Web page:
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    L'Homme by Yves Saint Laurent

    This cologne grabbed me immediately after trying it. Usually I have to try several when I am purchasing something new, but after smelling this I knew I was going to buy it. It's one of those scents you keep wanting to smell throughout the day because it's that good. It's a little on the sweet side, especially on initial spray. The drydown is the best part with a combination of citrus, vetiver and what I would call musk.

    The funny thing is I was almost going to return it due to what seemed to be poor longevity in the beginning. Then I learned the real strength of this scent is that it is very subtle, not overpowering. I like the fact you can spray 7 or 8 times and you won't leave a toxic trail. Using unscented lotion prolongs the scent by a few hours, and during summer weather the scent comes alive just when you think it is dead. This is not a fragrance for trying to pick up women, it's fragrance to feel like a confident man.

    Seems to be very popular but I haven't smelled it on other people, and that's a beautiful thing.

    Update 8/02/09: After owning this a few months now, I have to say that the longevity is really a big problem. You can spray this as many as 10 times on yourself and/or a shirt and can't smell it an hour later. Yes you can smell it very close to your skin hours later, but that's it. That's along with using the uncented lotion. Without the travel size Sephora sells this would be unusable. I doubt it's because of being used to smell since I just use it 1 to 2 times a week.

    I still really love the scent but I am considering something longer lasting when this bottle runs out.

    26 April, 2009 (Last Edited: 02 August, 2009)

    ubuandibeme's avatar

    United States United States

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    Un Matin d'Orage Eau de Toilette by Annick Goutal

    YIKES! At first sniff, the presence of ylang-ylang is distinct. For me ylang-ylang comes across as stinky. A potent stink weed. In Un Matin d'Orage; it is a major player - which is the first problem my olfactory detects. The next, and maybe more obvious offender, is shisho. (Never heard of it before now, so took a quick glance through wikipedia.) Apparently this is a genus of annual herb that is a member of the mint family. Grown in India & East Asia, a chemotype oil is extracted from the leaves. It has a terpene like quality, which explains the chemical bomb personality of UMdO. At times it smells 'indolic', in a dirty/chemical way. Not at all pleasant. I also sense a mushroom/fungi note that some may perceive as earthy...for me it is...mushroomy. Maybe that's the champaca. At any rate, I haven't anything positive to say here. This is one of the most unappealing scents I've smelled in a long time.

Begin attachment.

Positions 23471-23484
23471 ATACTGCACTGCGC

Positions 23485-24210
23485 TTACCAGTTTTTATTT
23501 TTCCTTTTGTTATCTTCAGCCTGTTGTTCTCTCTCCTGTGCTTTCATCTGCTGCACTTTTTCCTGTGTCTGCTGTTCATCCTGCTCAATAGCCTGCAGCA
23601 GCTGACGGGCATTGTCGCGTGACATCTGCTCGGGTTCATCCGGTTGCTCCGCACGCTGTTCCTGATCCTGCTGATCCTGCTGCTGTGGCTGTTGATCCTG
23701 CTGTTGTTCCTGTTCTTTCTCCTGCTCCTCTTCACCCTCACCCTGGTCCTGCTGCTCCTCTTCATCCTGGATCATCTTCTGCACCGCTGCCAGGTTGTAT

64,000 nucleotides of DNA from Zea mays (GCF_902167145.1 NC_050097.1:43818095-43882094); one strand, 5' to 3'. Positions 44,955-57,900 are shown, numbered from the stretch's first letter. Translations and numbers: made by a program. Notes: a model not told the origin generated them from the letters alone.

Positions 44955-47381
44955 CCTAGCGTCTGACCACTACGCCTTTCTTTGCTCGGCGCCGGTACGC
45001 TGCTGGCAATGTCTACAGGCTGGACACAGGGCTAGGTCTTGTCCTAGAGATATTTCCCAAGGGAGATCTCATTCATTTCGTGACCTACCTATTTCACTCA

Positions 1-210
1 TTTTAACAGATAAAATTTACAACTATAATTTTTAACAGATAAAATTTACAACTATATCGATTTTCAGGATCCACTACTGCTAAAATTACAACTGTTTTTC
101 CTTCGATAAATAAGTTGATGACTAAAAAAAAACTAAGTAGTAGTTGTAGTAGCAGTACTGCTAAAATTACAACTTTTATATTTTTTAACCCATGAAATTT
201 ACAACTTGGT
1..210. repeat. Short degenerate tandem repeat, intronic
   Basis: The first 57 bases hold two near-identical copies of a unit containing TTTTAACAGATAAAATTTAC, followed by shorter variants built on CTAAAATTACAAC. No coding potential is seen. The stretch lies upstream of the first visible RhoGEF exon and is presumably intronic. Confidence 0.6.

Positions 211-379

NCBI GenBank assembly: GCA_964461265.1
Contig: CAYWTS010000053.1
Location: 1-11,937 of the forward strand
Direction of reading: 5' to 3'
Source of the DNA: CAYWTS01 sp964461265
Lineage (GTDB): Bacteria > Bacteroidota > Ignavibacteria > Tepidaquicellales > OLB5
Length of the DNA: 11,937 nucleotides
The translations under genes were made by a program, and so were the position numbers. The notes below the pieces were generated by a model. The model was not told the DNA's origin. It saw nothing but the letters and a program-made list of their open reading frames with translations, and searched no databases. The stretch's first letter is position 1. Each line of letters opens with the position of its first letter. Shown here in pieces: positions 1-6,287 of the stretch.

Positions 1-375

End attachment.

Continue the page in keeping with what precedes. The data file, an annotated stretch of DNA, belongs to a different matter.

26 April, 2009

    zztopp's avatar

    United States United States

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    Dans Tes Bras by Editions de Parfums Frederic Malle

    Notes:bergamot, clove, violet, jasmine, sandalwood, patchouli, salicylates, incense, Cashmeran, heliotrope and white musk.

    Dans Tes Bras ("In your arms", DTB) is the latest creation by Maurice Roucel and it continues from where the atrocious Guerlain Insolence EDT left off, albeit in a less incompetent way. This floral-woody fragrance intends to elicit a "sensual skin scent" aroma, probably for couples in a space age future considering the amounts of blatant synthetics loaded into this juice.